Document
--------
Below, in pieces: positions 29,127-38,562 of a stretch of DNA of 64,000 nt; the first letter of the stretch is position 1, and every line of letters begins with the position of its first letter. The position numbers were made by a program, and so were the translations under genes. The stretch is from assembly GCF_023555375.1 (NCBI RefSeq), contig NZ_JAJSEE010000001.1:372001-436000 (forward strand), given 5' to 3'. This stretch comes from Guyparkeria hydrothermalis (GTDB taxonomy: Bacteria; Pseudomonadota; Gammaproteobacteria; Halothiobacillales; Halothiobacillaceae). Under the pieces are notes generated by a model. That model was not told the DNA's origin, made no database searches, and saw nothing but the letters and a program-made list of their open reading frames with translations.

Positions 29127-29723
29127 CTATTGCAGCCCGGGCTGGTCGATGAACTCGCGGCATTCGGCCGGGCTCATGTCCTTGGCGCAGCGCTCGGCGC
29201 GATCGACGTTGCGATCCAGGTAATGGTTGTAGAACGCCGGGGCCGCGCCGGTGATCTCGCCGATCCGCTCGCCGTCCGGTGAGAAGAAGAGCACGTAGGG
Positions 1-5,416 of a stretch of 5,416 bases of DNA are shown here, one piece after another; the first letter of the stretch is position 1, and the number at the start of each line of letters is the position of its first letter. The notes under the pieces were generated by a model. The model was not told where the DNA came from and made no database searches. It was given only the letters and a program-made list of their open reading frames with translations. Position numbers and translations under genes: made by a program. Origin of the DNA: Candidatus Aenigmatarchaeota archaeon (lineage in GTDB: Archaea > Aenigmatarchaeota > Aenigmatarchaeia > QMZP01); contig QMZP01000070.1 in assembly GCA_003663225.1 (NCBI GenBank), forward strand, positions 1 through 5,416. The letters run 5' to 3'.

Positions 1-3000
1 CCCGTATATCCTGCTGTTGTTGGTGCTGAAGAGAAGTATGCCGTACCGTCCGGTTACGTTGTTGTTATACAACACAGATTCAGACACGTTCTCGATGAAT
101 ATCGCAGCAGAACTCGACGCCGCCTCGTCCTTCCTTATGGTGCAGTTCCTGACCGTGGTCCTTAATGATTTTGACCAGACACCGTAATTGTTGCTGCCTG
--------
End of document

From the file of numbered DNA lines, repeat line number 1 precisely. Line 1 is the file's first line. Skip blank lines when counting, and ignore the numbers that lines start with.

Below, in pieces: positions 29,127-38,562 of a stretch of DNA of 64,000 nt; the first letter of the stretch is position 1, and every line of letters begins with the position of its first letter. The position numbers were made by a program, and so were the translations under genes. The stretch is from assembly GCF_023555375.1 (NCBI RefSeq), contig NZ_JAJSEE010000001.1:372001-436000 (forward strand), given 5' to 3'. This stretch comes from Guyparkeria hydrothermalis (GTDB taxonomy: Bacteria; Pseudomonadota; Gammaproteobacteria; Halothiobacillales; Halothiobacillaceae). Under the pieces are notes generated by a model. That model was not told the DNA's origin, made no database searches, and saw nothing but the letters and a program-made list of their open reading frames with translations.